skip navigation

PUBLICATIONS

Register for Latest Research

Stay Informed
Register with NCJRS to receive NCJRS's biweekly e-newsletter JUSTINFO and additional periodic emails from NCJRS and the NCJRS federal sponsors that highlight the latest research published or sponsored by the Office of Justice Programs.

NCJRS Abstract

The document referenced below is part of the NCJRS Virtual Library collection. To conduct further searches of the collection, visit the Virtual Library. See the Obtain Documents page for direction on how to access resources online, via mail, through interlibrary loans, or in a local library.

 

NCJ Number: 121511 Find in a Library
Title: Adolescents' Compliance-Resistance: Effects of Parents' Compliance Strategy and Gender
Journal: Adolescence  Volume:14  Issue:95  Dated:(Fall 1989)  Pages:595-621
Author(s): K D White; J C Pearson; L Flint
Date Published: 1989
Page Count: 27
Type: Survey
Format: Article
Language: English
Country: United States of America
Annotation: This investigation determined the choice of compliance-resisting behaviors by adolescents on the basis of compliance-gaining strategy, gender of parent, and gender of adolescent.
Abstract: One hundred eighteen 9th- through 12th-grade students from a southeastern Ohio high school (33 ninth graders, 34 sophomores, 26 juniors, 25 seniors; 60 males, 58 females) identified resistance strategies they would use when confronted with five compliance-gaining techniques: manipulation, nonnegotiation, emotional appeal, personal rejection, and empathic understanding. Each compliance-gaining technique was associated with a specific parent and a specific resistance strategy, based on the adolescent's, and parent's gender. Male and female adolescents and parents respond differently to conflict. Adolescents are more likely to use identity management with their mothers and justification with their fathers. Female adolescents are more likely to use identity management than are males, while males are more likely to use nonnegotiation and negotiation. Nonnegotiation occurs, in descending order of frequency, from son to mother, son to father, daughter to father, and daughter to mother. It should be noted that the study was based on what the adolescents believed they would do in the given situations. Appendix describes ten stimulus situations. Compliance-gaining and resistance strategies are defined and elaborated. 6 tables, 106 references. (Author abstract modified)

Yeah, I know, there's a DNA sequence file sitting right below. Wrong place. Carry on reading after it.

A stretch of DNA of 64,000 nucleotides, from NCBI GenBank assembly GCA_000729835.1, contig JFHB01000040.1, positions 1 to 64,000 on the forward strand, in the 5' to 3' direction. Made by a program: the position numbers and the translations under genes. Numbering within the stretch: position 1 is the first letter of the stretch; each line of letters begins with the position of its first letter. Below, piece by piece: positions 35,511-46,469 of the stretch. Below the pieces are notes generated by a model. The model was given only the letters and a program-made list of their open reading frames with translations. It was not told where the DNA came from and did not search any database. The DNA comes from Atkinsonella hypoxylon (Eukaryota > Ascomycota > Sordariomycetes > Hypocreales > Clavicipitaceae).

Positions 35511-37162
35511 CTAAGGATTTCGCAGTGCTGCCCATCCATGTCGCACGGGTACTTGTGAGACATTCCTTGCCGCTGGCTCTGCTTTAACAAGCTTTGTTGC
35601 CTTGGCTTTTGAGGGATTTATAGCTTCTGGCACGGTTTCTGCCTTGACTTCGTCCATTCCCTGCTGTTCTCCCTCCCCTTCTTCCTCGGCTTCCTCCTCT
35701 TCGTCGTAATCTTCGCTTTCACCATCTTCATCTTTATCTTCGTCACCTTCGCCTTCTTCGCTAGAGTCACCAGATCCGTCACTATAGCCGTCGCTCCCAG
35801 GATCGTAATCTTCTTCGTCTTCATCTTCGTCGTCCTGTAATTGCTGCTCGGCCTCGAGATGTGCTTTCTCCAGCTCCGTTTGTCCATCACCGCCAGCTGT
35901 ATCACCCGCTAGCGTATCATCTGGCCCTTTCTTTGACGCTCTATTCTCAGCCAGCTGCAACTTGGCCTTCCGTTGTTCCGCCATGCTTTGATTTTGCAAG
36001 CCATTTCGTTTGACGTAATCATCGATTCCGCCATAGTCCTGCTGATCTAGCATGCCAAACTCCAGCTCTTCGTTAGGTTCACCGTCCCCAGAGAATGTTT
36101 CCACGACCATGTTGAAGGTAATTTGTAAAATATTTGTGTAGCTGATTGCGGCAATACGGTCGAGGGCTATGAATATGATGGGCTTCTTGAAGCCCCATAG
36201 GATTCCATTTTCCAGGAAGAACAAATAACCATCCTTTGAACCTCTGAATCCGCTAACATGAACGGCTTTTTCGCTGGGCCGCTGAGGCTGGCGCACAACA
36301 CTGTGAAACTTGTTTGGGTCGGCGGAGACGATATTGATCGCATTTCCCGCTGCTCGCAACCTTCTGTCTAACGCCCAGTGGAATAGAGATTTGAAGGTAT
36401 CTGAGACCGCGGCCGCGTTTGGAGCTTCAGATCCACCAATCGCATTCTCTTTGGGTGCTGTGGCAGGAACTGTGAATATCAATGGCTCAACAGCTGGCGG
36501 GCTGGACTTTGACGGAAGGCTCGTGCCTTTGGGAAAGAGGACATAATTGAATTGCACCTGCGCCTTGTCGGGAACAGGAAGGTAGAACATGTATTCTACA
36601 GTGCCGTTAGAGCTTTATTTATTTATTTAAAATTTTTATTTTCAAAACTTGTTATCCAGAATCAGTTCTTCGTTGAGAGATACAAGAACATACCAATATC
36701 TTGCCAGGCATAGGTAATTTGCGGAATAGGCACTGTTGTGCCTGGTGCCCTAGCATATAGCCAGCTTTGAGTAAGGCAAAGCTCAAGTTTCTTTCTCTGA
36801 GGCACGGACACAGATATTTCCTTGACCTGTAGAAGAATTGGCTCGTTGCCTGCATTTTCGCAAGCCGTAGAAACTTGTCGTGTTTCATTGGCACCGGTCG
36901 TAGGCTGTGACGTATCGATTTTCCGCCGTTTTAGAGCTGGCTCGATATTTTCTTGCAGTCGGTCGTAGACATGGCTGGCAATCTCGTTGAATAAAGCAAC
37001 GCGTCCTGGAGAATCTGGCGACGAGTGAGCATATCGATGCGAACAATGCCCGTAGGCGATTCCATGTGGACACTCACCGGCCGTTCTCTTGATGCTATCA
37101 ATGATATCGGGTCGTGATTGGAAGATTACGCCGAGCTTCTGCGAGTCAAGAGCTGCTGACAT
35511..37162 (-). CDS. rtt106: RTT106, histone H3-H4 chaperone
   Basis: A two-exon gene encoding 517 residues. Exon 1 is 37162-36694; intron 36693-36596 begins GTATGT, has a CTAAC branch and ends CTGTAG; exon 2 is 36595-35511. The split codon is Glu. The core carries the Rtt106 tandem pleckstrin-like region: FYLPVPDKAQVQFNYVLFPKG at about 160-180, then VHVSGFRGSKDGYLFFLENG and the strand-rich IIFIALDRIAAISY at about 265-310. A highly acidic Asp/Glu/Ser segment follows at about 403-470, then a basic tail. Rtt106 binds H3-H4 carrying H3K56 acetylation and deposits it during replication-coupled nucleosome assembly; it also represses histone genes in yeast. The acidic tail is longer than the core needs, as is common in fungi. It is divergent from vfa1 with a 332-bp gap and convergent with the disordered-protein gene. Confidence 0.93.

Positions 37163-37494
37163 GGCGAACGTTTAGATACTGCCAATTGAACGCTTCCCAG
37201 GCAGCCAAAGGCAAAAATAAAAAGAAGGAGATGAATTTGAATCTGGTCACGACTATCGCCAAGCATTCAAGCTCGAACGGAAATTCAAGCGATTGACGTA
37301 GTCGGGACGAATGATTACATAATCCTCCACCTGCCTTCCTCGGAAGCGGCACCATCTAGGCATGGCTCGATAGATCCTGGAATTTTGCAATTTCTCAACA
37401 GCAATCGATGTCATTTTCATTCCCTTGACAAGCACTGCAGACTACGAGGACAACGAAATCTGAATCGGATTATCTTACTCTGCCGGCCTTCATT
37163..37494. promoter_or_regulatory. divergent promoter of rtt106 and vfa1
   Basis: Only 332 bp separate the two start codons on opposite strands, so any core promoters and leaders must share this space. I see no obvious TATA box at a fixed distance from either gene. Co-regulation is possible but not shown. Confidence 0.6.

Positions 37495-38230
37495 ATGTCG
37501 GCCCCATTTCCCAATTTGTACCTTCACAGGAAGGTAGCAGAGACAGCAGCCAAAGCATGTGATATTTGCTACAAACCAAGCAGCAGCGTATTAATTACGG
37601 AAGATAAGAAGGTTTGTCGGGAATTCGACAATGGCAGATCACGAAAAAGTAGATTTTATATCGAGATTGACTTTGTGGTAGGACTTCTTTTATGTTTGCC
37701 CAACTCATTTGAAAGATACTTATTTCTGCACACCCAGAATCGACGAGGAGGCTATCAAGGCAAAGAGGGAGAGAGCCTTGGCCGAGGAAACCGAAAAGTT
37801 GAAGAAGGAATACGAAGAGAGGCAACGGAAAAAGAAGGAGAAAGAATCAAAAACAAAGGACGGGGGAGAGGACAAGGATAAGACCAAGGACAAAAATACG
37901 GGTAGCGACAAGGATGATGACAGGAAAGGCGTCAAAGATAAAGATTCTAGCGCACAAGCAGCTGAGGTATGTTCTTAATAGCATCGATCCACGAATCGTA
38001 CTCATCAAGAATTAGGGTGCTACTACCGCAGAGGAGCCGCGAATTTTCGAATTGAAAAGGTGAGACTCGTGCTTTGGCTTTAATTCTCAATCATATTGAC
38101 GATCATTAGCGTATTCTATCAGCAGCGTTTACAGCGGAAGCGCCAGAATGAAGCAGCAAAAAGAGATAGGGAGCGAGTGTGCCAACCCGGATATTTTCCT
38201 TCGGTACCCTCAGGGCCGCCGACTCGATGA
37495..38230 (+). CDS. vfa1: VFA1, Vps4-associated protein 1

Main Term(s): Adolescent attitudes
Index Term(s): Adolescent attitude scales; Domestic relations; Ohio; Psychological theories
To cite this abstract, use the following link:
http://www.ncjrs.gov/App/publications/abstract.aspx?ID=121511

*A link to the full-text document is provided whenever possible. For documents not available online, a link to the publisher's website is provided. Tell us how you use the NCJRS Library and Abstracts Database - send us your feedback.